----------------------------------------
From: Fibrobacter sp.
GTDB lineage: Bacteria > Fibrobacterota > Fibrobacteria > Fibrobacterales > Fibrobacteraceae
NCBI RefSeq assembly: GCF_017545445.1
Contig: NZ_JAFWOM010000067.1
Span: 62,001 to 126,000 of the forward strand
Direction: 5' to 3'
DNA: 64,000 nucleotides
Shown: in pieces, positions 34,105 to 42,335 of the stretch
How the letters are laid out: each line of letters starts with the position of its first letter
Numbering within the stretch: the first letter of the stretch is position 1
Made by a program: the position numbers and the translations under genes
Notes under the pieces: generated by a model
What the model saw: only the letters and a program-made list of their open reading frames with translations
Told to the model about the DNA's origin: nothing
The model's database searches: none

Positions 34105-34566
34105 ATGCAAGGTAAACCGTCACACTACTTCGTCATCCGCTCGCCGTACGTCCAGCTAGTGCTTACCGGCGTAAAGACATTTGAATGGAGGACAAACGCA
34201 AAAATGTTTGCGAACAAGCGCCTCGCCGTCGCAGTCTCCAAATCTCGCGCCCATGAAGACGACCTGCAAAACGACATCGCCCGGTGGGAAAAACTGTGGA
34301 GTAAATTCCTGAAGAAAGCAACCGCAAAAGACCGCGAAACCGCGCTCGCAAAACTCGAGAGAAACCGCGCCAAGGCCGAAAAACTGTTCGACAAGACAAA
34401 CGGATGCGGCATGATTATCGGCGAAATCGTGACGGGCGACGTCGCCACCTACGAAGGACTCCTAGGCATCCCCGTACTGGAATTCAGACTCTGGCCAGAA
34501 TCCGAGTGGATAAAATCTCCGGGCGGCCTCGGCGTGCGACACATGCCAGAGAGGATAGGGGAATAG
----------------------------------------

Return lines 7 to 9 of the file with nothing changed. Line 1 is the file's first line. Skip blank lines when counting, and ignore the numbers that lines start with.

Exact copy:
DNA: 64,000 nucleotides
Shown: in pieces, positions 34,105 to 42,335 of the stretch
How the letters are laid out: each line of letters starts with the position of its first letter